What is atomic radius?
The radius of an atom. It is defined as the distance between the center of the atom's nucleus and its valence electrons.
Atomic radius is the distance from an atom's nucleus to one of its valence electrons. Every atom has a difference atomic radius. There are certain trends for atomic radii.
When we go down a group, more electrons are present in the atom, so more electron shells are needed to hold those electrons, and so atomic radius increases down a group.
When we go from left to right from a period on the periodic table, we get to more electronegative elements, and so they will pull the valence electrons more tightly than others, therefore decreasing the atom's atomic radius. Thus, atomic radius decreases from left to right across a period.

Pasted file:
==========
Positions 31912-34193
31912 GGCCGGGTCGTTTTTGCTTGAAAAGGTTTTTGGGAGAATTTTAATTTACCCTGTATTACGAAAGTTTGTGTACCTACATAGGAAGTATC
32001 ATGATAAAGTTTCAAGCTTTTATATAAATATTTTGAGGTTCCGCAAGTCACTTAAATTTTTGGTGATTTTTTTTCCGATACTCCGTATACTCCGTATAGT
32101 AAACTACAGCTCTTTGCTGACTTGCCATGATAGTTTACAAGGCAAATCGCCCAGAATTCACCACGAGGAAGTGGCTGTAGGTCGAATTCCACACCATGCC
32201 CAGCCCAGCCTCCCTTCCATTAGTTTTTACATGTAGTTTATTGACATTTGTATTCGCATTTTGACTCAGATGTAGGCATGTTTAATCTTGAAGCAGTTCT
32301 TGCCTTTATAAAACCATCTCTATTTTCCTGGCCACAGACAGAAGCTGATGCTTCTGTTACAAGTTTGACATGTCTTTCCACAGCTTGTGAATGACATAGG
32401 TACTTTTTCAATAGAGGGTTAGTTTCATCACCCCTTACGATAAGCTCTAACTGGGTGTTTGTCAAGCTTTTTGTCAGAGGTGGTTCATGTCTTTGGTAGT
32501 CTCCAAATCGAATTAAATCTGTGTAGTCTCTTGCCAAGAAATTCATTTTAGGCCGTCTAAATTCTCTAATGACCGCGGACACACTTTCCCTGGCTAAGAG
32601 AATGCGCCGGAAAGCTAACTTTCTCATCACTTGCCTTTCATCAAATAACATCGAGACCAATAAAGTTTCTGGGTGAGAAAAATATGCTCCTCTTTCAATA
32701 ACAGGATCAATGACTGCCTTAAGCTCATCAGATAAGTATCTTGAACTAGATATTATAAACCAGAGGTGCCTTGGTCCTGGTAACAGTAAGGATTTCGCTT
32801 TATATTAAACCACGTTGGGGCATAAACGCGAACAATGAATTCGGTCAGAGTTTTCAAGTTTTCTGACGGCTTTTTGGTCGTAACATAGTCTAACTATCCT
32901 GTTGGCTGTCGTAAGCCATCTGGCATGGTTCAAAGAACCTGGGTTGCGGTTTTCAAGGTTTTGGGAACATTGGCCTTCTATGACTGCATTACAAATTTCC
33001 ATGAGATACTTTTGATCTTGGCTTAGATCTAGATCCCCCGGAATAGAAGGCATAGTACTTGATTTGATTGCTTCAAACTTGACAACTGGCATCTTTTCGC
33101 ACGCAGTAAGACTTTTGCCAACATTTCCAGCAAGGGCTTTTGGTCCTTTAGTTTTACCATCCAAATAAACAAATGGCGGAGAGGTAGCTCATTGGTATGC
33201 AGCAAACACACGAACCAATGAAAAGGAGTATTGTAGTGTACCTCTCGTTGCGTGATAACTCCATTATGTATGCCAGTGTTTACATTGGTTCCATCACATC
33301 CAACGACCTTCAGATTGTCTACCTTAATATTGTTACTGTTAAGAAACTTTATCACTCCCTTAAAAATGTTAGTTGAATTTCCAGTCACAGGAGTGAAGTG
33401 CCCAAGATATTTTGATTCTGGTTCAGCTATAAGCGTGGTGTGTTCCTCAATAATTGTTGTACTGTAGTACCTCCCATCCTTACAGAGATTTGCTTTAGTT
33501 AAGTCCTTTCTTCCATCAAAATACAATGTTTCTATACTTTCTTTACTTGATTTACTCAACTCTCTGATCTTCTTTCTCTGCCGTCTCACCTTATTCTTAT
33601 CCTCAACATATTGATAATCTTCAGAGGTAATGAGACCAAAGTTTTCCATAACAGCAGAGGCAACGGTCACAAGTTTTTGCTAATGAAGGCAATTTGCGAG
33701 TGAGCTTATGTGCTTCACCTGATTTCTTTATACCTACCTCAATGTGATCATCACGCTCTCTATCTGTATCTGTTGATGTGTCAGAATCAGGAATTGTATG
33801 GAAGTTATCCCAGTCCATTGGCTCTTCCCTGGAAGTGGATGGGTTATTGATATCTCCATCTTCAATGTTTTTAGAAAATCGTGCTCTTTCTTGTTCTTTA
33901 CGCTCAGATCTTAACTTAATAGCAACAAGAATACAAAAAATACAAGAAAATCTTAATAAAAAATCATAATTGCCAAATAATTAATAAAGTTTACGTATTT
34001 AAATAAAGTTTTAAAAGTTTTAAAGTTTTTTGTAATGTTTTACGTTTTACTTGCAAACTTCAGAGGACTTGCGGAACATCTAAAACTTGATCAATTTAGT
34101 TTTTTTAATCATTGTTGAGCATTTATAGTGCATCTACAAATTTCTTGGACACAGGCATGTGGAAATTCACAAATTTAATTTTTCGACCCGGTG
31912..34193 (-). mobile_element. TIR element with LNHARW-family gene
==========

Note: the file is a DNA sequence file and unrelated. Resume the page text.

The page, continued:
Cations are positive ions which have lost electrons, and so may lose an electron shell, and are generally smaller than neutral elements.
Anions are ions that have gained electrons, and so may need extra electron shells to compensate the amount of electrons, and so are bigger than their neutral counterparts.
I hope this helps!